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Yom Yerushalayim

Celebrating the liberation and reunification of Jerusalem

The 28th of Iyar marks Yom Yerushalayim - the day that the Israeli army liberated and reunited the city of Jerusalem, the ancient and eternal capital of the Jewish people. Although Jews had been living continuously in Jerusalem, the Jewish people had not had sovereignty over the holy city in nearly 2,000 years!

King David established Jerusalem as Israel’s capital city, and it remained the capital up until the time of the Roman exile, centuries later (except for the brief 70 year period of the Babylonian exile).

But Jerusalem was not just the political or administrative capital. It was, and remains the religious center of Judaism. Both Temples stood in Jerusalem, on the Temple Mount, until its destruction in the year 70 CE. Three times a year, the Jewish people would come up to Jerusalem to celebrate the three festivals, Pesach, Shavuot, and Sukkot.

The Kohanim would offer sacrifices on a daily basis on behalf of the people. The Kohen Gadol would enter the Kodesh HaKodashim (Holy of Holies) on Yom Kippur, and enact a complex set of rituals on behalf of the entire people as part of the atonement process.

And anytime any individual needed to, he would go up to Jerusalem to offer a personal sacrifice, either because of a sin he committed, or as a way of thanking God for something good, or just as an extra prayer.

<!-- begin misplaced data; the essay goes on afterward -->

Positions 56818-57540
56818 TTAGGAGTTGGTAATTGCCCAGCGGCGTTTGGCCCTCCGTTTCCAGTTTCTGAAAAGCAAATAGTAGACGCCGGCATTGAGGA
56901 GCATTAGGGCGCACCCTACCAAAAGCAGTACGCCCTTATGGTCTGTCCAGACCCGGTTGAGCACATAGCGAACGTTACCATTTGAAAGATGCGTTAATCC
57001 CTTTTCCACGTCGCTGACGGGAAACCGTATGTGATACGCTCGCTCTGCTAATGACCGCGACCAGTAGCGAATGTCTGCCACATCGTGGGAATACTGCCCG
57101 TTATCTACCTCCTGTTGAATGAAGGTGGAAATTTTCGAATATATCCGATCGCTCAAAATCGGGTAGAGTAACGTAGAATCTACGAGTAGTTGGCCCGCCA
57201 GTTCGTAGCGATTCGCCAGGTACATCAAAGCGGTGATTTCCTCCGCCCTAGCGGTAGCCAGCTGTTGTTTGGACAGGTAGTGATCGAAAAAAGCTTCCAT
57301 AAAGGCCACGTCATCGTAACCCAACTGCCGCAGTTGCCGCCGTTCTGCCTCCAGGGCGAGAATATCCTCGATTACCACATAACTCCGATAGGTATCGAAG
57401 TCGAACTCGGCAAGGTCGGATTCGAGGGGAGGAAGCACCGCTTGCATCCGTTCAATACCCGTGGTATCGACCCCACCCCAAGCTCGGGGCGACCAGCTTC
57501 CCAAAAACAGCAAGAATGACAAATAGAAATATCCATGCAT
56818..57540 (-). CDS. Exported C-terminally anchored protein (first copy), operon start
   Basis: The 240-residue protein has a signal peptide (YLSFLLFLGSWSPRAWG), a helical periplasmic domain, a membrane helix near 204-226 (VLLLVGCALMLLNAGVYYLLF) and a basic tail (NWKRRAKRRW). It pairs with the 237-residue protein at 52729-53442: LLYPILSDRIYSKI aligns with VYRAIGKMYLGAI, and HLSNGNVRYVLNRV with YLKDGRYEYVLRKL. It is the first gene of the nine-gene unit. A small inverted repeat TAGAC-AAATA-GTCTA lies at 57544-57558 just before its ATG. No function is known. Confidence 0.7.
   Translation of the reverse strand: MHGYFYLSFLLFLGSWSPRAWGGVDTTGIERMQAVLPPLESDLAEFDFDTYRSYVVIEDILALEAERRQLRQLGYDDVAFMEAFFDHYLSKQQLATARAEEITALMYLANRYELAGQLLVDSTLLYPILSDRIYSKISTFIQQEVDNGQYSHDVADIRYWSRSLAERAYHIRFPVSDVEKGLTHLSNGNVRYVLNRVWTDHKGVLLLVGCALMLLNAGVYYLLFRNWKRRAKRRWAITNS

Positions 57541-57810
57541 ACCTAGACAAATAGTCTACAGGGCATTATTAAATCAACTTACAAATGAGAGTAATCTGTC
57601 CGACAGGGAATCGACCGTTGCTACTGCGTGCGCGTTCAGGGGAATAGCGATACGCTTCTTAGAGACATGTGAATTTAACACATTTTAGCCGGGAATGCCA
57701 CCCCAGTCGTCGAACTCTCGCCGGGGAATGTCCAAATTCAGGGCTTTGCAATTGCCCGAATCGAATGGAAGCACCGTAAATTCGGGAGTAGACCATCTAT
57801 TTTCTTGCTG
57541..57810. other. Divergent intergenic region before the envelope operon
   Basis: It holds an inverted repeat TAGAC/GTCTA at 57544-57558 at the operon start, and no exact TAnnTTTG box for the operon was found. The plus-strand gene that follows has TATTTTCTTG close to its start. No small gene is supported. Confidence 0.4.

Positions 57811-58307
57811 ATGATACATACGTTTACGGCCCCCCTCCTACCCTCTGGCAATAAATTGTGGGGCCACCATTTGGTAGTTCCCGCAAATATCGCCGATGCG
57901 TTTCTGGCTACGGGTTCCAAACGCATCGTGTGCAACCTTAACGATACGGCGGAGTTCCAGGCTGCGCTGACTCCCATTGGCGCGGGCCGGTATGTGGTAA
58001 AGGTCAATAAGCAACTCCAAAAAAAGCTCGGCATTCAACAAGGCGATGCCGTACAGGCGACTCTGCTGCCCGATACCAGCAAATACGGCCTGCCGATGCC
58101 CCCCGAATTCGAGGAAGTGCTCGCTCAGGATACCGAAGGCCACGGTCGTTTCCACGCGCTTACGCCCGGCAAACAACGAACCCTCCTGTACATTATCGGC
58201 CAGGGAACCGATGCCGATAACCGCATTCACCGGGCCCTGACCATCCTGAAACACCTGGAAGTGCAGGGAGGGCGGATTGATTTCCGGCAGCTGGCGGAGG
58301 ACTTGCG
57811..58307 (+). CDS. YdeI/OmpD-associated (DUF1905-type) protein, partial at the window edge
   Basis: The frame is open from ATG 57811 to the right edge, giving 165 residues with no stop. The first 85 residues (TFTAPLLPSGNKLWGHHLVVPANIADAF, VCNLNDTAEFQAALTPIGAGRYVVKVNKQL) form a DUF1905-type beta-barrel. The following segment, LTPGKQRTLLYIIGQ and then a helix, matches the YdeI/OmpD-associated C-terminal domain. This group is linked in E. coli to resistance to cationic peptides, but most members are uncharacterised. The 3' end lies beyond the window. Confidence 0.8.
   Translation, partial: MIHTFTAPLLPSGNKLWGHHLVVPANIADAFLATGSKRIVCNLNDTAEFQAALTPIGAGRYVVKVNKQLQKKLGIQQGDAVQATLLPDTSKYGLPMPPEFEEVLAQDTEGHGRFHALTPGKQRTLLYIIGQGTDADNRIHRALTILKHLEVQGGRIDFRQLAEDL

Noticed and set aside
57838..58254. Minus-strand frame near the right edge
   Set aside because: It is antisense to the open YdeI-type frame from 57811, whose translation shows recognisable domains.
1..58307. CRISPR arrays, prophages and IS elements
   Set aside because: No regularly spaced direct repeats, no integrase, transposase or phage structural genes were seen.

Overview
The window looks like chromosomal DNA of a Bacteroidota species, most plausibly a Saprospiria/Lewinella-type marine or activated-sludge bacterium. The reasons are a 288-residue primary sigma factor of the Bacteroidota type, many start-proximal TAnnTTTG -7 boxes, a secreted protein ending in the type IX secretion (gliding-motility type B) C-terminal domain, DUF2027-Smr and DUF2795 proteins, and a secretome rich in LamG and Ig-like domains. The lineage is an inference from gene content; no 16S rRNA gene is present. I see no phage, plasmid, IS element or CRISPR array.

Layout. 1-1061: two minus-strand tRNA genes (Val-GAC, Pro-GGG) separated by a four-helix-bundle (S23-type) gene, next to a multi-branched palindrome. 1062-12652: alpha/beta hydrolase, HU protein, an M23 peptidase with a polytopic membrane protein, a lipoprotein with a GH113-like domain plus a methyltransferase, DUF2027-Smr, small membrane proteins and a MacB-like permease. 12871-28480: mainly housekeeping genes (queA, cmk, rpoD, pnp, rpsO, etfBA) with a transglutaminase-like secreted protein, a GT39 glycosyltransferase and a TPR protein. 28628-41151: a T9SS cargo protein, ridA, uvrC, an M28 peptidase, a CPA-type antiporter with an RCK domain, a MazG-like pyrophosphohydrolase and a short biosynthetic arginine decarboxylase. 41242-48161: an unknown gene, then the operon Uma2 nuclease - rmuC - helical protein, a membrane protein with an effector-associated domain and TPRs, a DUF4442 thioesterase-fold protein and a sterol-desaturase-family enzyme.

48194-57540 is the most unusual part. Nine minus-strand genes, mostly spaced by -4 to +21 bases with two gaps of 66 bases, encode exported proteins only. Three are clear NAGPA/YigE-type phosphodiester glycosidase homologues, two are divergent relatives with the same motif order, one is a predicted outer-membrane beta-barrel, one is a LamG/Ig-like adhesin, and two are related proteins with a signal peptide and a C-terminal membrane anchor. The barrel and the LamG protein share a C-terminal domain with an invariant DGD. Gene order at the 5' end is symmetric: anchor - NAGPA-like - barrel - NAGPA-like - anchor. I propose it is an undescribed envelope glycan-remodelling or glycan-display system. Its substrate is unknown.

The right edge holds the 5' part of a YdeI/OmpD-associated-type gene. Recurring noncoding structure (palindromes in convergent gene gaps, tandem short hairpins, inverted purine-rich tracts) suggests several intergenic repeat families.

Since the destruction of the Temple by the Romans, Jews have prayed 3 times a day for a return to Jerusalem (also known as Zion), for the restoration of the Temple and for the restoration of the Davidic Monarchy. Jews pray facing Jerusalem no matter where they are in the world.

The Gemara in Massechet Ketuvot, speaks of the importance of living in the land of Israel, and that in every generation, a Jew is required to live in Israel. But then it goes on to say that once in Israel, Jerusalem is on an even higher level than the rest of the land.

It was not until the miraculous victory of the Six Day War in 1967 that the Jewish people were once again free to live in Jerusalem, and to develop and grow the city. For the first time in 2000 years, the Shofar was blown on the top of Har HaBayit (the Temple Mount), with the famous words of הר הבית בידינו - the Temple Mount is in our hands!

The Israeli army was vastly outnumbered by 3 Arab armies who vowed to destroy the state of Israel. The IDF had no strategic plan to enter or conquer Jerusalem. It was all spur of the moment. Military experts from around the world were unable to explain how Israel won this war. It can only be described as a miracle.

Therefore, we commemorate and celebrate the 28th of Iyar as a holiday. As we do for other miraculous events, we say Hallel, as established by the Chief Rabbinate in order to praise and thank God for this miracle, for our survival, and for our return to Jerusalem. May we all merit to see a complete redemption and the rebuilding of the Bet HaMikdash in Jerusalem.

מועדים לשמחה לגאולה שלמה!



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